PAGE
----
Time Machine Investing

So quite a few years have gone by now since I started investing, and I often wonder what I would do differently if given the chance.

The first thing, would have been to avoid investing in individual stocks right off the bat. Trying to forgive the movements of individual stocks is something that takes practice and knowledge. Even with that knowledge it is still quite difficult to master the game of trading individual stocks. I would definitely have started out with a simple index fund or exchange traded fund if I was starting over again.

Secondly, I would have learned how to use stop-orders and trailing stops immediately to keep my losses to a minimum. For all the new investors reading this I can not stress the importance of learning how to use stop-orders and trailing stops to your advantage. When you start to take your own emotions out of your selling tactics you will find you make more successful trades. Investors who simply rely on themselves to sell stocks that are going down tend to freeze. They hold onto stocks way longer than they should have because of the belief that the stock has to ever come back up in price. The problem is the stock may never come back up and now you have your money tied up in a losing stock. However, if you have a set automatic selling trigger to cut your losses quickly; then you can reinvest that money in a stock that may be a potential winner instead of a loser.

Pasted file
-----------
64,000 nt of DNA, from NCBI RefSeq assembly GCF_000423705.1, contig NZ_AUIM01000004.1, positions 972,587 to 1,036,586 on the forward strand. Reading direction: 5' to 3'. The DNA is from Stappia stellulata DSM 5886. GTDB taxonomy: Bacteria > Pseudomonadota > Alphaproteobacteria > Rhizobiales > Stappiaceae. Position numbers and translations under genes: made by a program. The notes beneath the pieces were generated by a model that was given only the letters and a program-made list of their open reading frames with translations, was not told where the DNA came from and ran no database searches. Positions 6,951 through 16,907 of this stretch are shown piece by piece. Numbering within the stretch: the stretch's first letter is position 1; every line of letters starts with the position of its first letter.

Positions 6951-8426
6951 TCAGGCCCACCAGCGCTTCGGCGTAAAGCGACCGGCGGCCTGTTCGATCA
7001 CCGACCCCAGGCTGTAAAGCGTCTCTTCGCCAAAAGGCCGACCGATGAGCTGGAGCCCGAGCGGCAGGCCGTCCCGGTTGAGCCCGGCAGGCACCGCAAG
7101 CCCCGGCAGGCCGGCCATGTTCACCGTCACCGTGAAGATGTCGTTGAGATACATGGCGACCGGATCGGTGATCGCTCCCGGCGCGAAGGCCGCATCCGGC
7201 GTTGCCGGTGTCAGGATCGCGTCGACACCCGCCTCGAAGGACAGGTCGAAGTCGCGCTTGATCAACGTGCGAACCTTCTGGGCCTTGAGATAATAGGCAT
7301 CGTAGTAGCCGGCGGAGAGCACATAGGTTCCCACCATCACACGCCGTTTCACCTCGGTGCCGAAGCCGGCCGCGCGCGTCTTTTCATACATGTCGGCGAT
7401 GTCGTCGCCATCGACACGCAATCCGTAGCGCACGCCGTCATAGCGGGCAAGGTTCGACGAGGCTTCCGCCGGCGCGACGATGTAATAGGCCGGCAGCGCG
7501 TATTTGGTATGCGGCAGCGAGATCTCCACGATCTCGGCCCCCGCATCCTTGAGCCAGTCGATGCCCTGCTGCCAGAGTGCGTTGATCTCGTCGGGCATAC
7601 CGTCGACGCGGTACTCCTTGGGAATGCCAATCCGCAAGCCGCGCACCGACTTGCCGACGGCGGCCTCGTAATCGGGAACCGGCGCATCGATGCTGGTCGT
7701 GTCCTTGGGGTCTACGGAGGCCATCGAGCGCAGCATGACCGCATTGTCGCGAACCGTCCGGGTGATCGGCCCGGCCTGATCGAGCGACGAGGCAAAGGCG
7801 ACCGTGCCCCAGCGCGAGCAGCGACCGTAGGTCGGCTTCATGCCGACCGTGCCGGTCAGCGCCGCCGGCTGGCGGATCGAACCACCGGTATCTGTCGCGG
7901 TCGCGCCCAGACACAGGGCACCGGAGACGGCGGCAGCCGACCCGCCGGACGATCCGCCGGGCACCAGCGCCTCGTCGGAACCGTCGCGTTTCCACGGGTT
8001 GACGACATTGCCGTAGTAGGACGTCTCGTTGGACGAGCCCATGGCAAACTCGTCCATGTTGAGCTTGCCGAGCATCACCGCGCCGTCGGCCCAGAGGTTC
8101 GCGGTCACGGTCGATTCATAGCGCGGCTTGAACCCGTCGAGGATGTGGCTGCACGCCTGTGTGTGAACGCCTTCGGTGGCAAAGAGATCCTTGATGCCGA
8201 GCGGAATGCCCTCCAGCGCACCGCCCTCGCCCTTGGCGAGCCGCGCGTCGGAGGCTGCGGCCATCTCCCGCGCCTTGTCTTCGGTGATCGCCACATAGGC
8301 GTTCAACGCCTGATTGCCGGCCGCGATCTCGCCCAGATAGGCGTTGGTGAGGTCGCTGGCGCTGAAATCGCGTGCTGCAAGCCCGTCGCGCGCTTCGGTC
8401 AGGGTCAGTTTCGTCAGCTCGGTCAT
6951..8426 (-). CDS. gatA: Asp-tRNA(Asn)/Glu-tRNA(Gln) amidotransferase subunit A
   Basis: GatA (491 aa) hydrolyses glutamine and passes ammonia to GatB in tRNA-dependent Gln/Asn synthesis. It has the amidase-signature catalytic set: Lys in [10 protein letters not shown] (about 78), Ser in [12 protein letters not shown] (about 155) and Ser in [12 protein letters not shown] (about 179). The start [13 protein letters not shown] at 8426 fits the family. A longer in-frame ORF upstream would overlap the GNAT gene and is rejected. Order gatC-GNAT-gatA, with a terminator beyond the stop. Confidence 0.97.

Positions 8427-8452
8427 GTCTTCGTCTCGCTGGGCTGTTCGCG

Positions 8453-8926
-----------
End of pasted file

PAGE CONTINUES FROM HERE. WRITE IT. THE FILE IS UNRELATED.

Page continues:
Lastly, I would have controlled my own personal greed much better then I did originally. When I first entered the stock market I wanted that big quick payoff, and then I quickly discovered those big quick payoffs are far and few between. Smaller stable trades pay off in the long run much better than swinging for the fines with every trade. Investors who invest too much money in any one stock will actually suffer a huge loss that may potentially wipe out months of profits.

For more information visit: www.lucky-dog-investing.com/emotional-stock-picks.html and www.lucky-dog-investing.com/sell-losing-stocks.html

Source by Chad Surges

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